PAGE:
Innocence and naïveté

When my dad first told me this story it made me laugh, probably because he told it in a way that was humorous. Sometimes, though, I think of it as poignant in its depiction of the simple innocence, naïveté, and basic gratitude of youth.

I think the first time my dad ever went to the movie theatre was the first time he saw an actual moving picture, as TVs were not a common household item when he was growing up in the 30s and 40s.

He must have been about 10 years old because he had his own money by then from a paper route. He and his best buddy, Harry Lamareaux, with coins in their pockets, walked to the theatre on a Saturday afternoon and went to the matinee. They bought their tickets; perhaps they sprang for a bag of popcorn to share and made their way to their seats.

In those days, and when I was young as well, theatres didn’t show 10 to 15 minutes of advertisements in the form of movie trailers before the feature presentation. The theatres showed you a short film, as perhaps you remember, typically a lengthy cartoon, before the movie started.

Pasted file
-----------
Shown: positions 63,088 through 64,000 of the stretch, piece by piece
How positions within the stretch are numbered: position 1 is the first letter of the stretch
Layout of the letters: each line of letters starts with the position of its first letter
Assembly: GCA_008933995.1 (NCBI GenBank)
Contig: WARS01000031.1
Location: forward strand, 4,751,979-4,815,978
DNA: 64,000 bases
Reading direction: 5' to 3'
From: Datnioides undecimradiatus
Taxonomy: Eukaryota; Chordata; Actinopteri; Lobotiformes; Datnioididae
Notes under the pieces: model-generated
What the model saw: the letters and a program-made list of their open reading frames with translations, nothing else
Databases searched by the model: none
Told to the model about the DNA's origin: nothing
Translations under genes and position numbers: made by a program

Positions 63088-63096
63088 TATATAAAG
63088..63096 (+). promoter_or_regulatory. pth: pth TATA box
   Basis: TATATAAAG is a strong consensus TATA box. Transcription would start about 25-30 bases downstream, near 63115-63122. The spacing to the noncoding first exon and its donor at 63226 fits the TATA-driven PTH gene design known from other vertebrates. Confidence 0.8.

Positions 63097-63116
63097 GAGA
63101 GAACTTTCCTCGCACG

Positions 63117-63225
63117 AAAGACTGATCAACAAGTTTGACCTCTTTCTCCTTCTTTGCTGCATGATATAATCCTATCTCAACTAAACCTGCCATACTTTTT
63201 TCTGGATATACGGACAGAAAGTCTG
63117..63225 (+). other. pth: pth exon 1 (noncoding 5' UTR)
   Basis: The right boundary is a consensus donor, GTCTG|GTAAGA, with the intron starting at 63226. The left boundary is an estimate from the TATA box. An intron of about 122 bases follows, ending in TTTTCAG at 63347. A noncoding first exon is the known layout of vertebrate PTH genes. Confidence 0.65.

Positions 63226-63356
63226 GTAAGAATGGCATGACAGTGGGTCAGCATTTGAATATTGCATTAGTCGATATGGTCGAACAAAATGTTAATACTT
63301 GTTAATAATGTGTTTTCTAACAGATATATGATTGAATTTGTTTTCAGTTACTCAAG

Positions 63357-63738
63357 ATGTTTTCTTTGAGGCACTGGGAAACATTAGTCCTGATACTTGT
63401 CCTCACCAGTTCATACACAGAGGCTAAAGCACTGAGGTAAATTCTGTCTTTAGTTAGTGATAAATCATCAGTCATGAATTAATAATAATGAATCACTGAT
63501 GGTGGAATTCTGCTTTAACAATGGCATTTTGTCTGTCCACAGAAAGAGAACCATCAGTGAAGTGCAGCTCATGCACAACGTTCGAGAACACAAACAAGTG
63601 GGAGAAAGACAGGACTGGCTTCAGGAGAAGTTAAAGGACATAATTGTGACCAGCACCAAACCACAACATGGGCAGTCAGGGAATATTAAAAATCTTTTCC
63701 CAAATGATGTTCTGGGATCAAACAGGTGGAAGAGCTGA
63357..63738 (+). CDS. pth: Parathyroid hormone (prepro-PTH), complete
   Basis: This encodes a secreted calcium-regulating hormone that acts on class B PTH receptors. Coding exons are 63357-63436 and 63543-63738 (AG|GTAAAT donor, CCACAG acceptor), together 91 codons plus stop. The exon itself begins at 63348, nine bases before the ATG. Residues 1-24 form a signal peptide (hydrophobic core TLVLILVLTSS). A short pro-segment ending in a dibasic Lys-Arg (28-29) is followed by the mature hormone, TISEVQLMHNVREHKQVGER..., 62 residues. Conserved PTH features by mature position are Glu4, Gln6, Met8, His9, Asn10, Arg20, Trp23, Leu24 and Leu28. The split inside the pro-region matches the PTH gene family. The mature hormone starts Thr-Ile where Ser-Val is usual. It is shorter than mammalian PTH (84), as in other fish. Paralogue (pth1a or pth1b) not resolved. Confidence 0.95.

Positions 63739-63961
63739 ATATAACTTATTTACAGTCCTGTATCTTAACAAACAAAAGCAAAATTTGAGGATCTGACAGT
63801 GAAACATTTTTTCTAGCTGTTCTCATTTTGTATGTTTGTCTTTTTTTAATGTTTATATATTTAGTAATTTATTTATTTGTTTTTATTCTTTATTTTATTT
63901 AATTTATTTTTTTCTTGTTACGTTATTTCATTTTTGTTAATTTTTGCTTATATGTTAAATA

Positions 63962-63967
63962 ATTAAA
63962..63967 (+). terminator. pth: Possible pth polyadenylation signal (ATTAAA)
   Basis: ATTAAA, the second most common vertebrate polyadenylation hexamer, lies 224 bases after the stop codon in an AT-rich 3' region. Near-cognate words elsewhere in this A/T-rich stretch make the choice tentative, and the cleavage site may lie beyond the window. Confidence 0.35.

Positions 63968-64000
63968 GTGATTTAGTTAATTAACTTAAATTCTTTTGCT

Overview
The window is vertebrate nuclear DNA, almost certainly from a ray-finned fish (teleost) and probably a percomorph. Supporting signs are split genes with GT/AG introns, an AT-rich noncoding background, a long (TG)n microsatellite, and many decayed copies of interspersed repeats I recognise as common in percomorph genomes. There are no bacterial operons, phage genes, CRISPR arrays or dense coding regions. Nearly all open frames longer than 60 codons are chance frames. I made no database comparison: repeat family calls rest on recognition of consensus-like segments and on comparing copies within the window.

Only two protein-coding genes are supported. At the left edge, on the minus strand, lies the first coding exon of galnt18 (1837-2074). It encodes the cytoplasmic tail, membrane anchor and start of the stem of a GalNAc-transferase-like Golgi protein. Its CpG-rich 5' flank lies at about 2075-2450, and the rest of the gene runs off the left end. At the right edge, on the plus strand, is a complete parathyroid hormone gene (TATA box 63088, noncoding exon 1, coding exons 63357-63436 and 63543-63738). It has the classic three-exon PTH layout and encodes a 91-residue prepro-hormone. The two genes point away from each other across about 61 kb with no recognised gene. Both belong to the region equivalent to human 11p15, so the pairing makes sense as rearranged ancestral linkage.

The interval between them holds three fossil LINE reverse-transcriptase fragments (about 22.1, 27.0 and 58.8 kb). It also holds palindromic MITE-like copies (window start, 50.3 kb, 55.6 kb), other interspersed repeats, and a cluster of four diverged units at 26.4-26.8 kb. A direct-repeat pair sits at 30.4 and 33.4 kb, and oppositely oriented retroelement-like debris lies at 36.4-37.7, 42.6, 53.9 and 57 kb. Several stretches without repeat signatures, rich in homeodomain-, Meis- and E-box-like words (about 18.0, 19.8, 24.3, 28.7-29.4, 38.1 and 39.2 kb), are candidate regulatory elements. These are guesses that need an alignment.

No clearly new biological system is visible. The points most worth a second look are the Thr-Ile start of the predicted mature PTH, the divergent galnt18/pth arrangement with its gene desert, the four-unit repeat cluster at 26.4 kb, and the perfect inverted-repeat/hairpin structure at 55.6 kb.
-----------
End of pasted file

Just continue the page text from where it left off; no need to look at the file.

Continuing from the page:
My dad and Harry, being only 10 or 11, thoroughly enjoyed the cartoon. In fact, they were possibly enthralled with the whole concept of moving pictures. When the screen went blank at the end of the short film, well satisfied, and having never been before, not knowing exactly what to expect, Dad and Harry stood up and left, thinking the movie was over. They missed the entire feature film for which they’d paid their precious coins.

They found out their mistake later when they got home and my grandmother asked about the movie.

My dad probably didn’t think it was funny at the time.

But time softens a lot of things.

 

Copyright © 2011 by Christine M. Grote


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